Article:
It’s obvious C.L.Reynold’s loves his profession and Ben has acquired the same deep appreciation for the way barbering creates a strong bond with the customers.
“I love cutting children’s hair and then their children’s and so on, down the line. It’s been a great ride and I’ve made so many friends and you become part of their family,” he says. This family connection spanning generations is rare in business today as few survive long enough to span generations and appears to be the aspect of his business he finds most rewarding.
Reynolds has cut the hair of many Coast Guardsmen and first responders over the years, many of whom have moved on but still return to see him when they are in the area.
Ben now has his own long-time clients and the two men share to this day that same geographic footprint—Duck to Ocracoke—that was their draw in the ’70s.
And they each have their own regulars. For example, Manteo mayor and former Dare commissioner Bobby Owens uses C.L. and will drive to Columbia if he can’t see him on Tuesday. His son R.V. Owens, a well-known local businessman, gets his hair cut by Ben.
Regular visitors also include out-of-area property owners and the occasional tourist.
Ben relates that he’s been cutting the hair of two brothers, one from Manhattan and the other from Colorado who come to the shop together when they’re in town. The brothers own a residential development on the beachside of the county.
There’s also some friendly rivalry and behind-the-back storytelling between the two men.
C.L. tells me from time to time a customer will relate “I got my haircut from Ben.” C.L’s stock reply is “Don’t worry. I can fix that later!”
And Ben let us know a little C.L trivia. The “L” in his middle name is his middle name; just like Harry S Truman, there isn’t a name that the ‘L’ abbreviates.
And while C.L’s birth certificate says he was born on August 18, he considers August 17 his birthday because his mother told him that was the day he was born, “and dad figures his mon knew better than the folks who filled out the document.”
So, C.L technically has two birthdays.
C.L supposedly retired a few years ago and moved back to Columbia, but in reality, he’s still going strong.
He drives back to Manteo every Tuesday to attend to his Dare clientele.
The rest of the week, including Saturday’s, C.L cuts hair in Columbia where he’s the youngest barber. You read that correctly. The owner who hired him and is still actively cutting hair is 102 years old.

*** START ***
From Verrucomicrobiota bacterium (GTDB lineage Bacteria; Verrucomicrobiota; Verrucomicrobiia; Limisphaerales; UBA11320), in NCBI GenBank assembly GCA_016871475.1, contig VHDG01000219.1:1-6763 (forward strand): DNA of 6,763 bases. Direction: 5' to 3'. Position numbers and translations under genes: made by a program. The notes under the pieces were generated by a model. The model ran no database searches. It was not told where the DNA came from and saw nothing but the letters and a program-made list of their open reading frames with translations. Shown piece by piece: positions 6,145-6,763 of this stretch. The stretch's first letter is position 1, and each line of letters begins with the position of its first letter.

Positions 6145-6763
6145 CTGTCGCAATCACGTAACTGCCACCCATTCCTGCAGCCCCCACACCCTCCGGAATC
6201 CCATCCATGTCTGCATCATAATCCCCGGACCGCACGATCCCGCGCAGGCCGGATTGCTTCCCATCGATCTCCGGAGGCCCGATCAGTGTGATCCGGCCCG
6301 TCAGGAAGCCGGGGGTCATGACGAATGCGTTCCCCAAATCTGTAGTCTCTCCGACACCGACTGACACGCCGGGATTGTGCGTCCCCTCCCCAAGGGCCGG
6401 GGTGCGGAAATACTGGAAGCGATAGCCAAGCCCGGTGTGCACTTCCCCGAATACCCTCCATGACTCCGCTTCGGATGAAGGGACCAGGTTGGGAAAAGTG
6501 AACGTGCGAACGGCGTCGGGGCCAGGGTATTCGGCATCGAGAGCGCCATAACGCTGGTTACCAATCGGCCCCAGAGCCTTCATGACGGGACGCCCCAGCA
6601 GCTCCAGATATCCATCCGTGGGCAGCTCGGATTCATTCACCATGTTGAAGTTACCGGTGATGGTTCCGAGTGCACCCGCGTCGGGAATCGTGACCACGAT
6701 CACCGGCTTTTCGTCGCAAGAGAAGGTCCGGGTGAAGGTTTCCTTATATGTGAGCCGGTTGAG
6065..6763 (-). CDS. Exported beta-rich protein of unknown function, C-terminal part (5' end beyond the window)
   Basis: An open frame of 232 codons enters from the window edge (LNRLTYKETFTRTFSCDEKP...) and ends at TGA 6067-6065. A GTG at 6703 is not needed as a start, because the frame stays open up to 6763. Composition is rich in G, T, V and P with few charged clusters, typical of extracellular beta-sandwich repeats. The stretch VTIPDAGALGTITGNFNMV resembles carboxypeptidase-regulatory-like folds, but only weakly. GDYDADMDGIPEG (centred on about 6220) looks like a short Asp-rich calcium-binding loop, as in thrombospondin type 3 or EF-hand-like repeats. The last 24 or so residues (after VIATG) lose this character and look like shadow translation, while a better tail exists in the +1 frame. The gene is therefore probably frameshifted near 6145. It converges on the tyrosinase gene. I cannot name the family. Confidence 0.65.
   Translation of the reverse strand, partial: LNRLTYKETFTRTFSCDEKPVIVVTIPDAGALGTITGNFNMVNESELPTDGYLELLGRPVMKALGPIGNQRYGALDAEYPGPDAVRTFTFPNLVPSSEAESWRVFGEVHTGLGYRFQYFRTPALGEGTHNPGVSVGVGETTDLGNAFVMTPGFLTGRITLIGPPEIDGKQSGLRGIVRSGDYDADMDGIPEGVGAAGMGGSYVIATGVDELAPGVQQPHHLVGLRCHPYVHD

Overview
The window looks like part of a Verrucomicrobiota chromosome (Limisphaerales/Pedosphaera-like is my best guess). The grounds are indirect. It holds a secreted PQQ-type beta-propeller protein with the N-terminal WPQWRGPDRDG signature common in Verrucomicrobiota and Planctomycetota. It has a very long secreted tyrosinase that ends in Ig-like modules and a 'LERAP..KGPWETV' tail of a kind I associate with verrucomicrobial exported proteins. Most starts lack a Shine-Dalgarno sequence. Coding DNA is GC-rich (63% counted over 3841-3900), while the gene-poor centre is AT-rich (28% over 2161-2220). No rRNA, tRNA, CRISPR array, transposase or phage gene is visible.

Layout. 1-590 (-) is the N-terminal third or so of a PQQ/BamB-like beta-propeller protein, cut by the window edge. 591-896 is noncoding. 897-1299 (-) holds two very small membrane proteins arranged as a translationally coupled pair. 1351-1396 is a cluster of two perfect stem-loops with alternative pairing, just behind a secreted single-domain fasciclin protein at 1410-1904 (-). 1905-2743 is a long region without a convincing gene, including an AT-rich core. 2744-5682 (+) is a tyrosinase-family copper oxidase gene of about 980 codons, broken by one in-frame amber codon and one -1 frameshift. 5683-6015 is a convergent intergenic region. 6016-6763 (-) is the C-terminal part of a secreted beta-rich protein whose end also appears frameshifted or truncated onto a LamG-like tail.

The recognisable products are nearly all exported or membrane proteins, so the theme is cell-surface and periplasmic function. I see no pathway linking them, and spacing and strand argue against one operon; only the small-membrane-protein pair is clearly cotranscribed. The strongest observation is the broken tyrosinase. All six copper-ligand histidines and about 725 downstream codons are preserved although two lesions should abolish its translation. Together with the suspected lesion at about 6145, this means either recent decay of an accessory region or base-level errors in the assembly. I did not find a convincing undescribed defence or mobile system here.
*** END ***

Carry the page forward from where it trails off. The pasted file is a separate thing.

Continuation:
On Sunday C.L pastors at Engelhardt Baptist Church. He was ordained in 1989 and has also pastored at Kitty Hawk Baptist Church, Outer Banks Baptist, Swan Quarter Baptist, Creswell, and others, typically on an interim basis.
While both Ben and C.L state the business has never recovered from the changes wrought by the mop-headed Beatles invasion and the trends that followed them, the shop is busy enough that in the summer it’s typically crowded and the rest of the year, there might be a small wait time.
But this is a barbershop, not a hair salon, so if you peek in and see three people waiting don’t be deterred. These haircuts are typically quick so you’re not in the chair long. This isn’t a place for men to get their hair styled. If you dream of looking like Bon Jovi from his hair band days, a salon might be a better choice.
But if you want a traditional men’s haircut and beard trim in an even more traditional environment, this is a place to try. You’ll be welcome as soon as you enter, and even if you have to wait, you’ll find the regular customers will talk to you and there’s a friendly, intimate banter among the visitors and locals, many of whom just poke their head in the door to exchange some pleasantries or small talk.
It’s one of my favorite regular stops and I look forward to my time there. If you want to start a new family tradition, Ben and C.L are there for you.
Oh yeah, one other quirk. While the shop prefers cash, Ben will take credit cards. But if you come on Tuesday, bring cash. Ben relates that C.L. “never has and never will” take plastic for payment.
Reynolds Barber Shop
303 Old Tom Street
Manteo, NC 27954
Hours: Monday-Friday: 8:00 a.m. to 5:00 p.m. (closes for lunch at various times).
Saturday: 8:00 a.m. to 12:30 p.m.
Ben works Monday and Wednesday-Saturday, C.L. works Tuesday.
Facebook page: https://www.facebook.com/Reynolds-Barber-Shop-119035994814501/
Cash only on Tuesdays.
Cash preferred other days but credit and debit cards accepted Mon and Wed-Sat.